Thursday, August 2, 2012

Misplaced Hero - Episode 26

The Case of the Misplaced Hero
by Camille LaGuire

Episode 26 - Pookiterin In The Corner

If his bad leg had not prevented Rozinshura from leaping across the room and throttling Pookiterin with his bare hands, he would certainly have done so.  But a warning pain in the knee slowed him down enough to consider his options.

Pookiterin was vulnerable.  If Rozinshura pushed too hard, he'd fight back, but if he just let the situation do the pushing for him....

Rozinshura stepped into the alcove and looked around, at the jacket hanging in the corner, at the upturned chair, and the small glass that lay on its side on the table.  He picked up the chair and then sat in it with a heavy sigh, and looked at Pookiterin.

"Why are you here?" he asked.

Pookiterin bristled.  "How dare you question me?"

Rozinshura waved a hand and pulled the good bottle of brandy from the large pocket of his overcoat. He showed Pookiterin the label. The colonel calmed and tilted his head in a superior way.

"Thinking twice about your actions now?" said Pookiterin, with just a slight shake to his voice to say he was not as confident as he seemed.

"I always think three or four times at least, Kinchin Colonel," said Rozinshura politely.  He pulled a pair of tea cups from the shelves behind him, and poured.  "You know, it's in the rules.  Seduction and sexual coercion are not to be used with detainees.  It's rule four of the interrogation code. Right near the top."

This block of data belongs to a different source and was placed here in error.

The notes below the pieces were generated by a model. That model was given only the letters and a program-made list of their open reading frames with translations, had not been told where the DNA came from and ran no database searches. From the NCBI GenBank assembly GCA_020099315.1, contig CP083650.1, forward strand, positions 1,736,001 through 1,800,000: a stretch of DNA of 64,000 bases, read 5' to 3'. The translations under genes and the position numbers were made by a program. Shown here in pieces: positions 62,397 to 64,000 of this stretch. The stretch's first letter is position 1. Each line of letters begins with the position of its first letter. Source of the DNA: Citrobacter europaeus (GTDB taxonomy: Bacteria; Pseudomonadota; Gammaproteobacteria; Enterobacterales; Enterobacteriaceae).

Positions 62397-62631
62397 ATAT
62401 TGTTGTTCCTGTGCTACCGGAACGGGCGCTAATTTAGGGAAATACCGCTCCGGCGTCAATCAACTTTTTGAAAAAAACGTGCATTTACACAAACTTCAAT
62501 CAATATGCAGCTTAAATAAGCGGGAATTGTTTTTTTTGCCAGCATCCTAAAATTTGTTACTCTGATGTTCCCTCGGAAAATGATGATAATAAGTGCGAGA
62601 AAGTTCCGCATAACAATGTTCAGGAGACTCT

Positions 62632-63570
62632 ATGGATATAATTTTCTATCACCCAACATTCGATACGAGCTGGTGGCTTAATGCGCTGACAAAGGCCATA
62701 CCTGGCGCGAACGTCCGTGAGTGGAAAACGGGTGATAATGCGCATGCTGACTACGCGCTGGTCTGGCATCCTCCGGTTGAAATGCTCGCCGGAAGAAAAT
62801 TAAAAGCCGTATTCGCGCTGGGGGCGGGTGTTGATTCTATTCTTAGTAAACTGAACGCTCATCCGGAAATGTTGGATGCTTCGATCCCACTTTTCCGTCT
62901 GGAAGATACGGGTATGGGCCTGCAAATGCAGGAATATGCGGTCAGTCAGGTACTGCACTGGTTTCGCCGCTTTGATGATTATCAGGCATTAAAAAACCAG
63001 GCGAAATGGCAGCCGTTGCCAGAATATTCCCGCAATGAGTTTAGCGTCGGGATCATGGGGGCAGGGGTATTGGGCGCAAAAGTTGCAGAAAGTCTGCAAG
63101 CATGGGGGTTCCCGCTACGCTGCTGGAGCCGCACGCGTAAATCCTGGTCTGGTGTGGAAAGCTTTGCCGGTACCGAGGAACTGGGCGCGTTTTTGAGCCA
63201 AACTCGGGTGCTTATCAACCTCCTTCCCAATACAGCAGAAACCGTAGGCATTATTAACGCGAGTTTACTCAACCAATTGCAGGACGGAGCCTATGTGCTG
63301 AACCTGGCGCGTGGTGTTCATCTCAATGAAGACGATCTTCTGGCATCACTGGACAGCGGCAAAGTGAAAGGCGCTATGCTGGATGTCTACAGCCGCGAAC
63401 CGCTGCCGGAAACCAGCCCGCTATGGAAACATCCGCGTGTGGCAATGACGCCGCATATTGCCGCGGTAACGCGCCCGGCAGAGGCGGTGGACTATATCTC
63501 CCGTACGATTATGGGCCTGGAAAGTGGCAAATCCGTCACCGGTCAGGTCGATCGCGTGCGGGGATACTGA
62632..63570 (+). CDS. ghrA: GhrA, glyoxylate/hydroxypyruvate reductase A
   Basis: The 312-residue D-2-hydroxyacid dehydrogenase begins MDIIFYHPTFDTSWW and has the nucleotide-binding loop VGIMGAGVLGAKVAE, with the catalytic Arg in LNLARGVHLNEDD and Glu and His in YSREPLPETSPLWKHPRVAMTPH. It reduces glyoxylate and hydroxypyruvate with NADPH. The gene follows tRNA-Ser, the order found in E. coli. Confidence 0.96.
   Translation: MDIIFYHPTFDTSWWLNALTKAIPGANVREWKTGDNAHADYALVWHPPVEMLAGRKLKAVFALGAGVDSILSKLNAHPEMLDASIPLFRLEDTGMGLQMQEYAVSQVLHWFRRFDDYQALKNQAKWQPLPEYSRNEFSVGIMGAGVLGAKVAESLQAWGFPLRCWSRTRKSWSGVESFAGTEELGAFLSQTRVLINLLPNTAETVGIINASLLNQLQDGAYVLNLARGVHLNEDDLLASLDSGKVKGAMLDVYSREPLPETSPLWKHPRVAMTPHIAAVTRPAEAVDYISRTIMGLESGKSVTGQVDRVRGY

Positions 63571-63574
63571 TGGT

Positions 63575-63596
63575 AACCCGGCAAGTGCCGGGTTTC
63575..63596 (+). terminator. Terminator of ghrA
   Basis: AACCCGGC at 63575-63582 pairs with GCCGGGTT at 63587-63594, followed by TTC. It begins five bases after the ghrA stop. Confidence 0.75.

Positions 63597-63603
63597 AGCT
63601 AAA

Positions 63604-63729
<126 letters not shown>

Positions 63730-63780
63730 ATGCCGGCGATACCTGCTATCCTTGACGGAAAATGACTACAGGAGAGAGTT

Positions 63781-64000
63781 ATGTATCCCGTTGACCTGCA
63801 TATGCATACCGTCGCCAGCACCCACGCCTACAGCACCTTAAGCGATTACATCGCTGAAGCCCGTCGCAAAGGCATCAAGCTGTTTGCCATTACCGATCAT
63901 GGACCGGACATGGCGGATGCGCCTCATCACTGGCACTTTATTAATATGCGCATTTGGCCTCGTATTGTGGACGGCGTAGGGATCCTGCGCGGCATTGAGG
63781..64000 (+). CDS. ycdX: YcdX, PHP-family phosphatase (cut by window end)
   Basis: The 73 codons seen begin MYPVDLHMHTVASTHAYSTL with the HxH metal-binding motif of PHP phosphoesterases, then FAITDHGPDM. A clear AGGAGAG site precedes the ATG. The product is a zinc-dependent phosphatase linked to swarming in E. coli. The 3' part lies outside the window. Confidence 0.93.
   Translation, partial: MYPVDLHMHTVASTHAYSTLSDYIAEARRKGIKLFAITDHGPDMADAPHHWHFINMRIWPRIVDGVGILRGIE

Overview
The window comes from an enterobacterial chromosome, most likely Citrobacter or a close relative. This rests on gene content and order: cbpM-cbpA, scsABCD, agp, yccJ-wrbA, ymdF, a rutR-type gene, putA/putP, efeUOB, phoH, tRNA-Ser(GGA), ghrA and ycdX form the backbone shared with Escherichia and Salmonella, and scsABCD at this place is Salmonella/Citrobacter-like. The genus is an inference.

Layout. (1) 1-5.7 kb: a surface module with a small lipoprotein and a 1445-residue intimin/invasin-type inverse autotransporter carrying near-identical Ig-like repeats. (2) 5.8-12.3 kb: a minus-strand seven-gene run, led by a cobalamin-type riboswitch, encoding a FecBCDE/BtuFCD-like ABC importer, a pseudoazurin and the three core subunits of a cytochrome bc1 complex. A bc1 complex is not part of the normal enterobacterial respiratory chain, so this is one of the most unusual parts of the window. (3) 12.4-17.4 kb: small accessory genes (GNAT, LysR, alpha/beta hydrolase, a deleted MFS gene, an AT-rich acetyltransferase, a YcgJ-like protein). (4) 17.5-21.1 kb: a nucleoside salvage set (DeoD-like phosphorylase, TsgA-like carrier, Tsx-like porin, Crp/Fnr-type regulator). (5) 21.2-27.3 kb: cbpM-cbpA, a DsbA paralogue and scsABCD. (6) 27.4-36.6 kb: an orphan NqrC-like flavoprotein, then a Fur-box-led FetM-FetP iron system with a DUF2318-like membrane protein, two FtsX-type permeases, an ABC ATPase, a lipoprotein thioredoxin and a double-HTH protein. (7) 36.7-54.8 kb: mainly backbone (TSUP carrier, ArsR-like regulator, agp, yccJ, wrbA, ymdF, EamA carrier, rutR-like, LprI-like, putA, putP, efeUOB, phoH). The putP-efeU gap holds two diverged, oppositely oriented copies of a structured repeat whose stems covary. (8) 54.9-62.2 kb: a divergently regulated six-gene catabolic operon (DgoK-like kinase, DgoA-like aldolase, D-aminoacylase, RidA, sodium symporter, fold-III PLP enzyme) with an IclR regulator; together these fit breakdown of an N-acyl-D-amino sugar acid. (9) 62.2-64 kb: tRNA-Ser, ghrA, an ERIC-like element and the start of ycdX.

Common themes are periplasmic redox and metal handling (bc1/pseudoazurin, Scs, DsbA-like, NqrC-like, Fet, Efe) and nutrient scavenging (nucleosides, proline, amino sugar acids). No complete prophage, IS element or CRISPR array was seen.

Pookiterin made a derisive sound.  Rozinshura slid the cup across the table to him, leaning forward to make his point.

"I know.  Nobody cares, as long as you get results.  But when you are alone with a detainee and she escapes, taking your weapon with her, people want to know why your pants were down."

"My pants were not down," said Pookiterin.

"I'm speaking metaphorically, of course," said Rozinshura.

He shrugged apologetically.  The colonel took the cup and drank.  Rozinshura poured a little more.

"But I have to make a report. The witnesses, who knows what they'll say?  And the woman--"  He paused and tilted his head.  "The way she twirled that sword.... You know, I think she is a Cussar. She must be. They will be upset when she gets back to them and tells them of this."

"You think I care about a bunch of moutain goats and refugees?" said Pookiterin derisively.

"Perhaps not.  But I know I would not relish it if Commander Zuzo were to come and demand justice for his kinchin tomorrow." In truth, Rozinshura would relish it greatly.  Zuzo was fierce and uncompromising and frightening to poseurs like Pookiterin.  The province of Cussaria had been lost to a neighboring country in the previous war -- surrendered by men like Pookiterin -- but the Cussars were Awarshi to their souls and kept fighting.  Zuzo lead one of the more formidable partisan bands.

"We don't know that she is Cussar," said Pookiterin.  "And how likely is it that she belongs to Zuzo?"

"They're right across the river. They come here to resupply."

Pookiterin sat still for a moment and then suddenly he burst out angrily.

"They came here to derail the train!" he declared.  "They are part of a plo--"

He caught himself a moment too late.  He did know something of a plot.  And that plot involved the train.

No one had been to the wreck site except for Rozinshura's people.  Whatever Pookiterin knew, it was knowledge he got before the wreck.  He might even have known it would happen before it did -- or that it was likely to.

But was his mission to foil the plot, or help it along?  That was the question.

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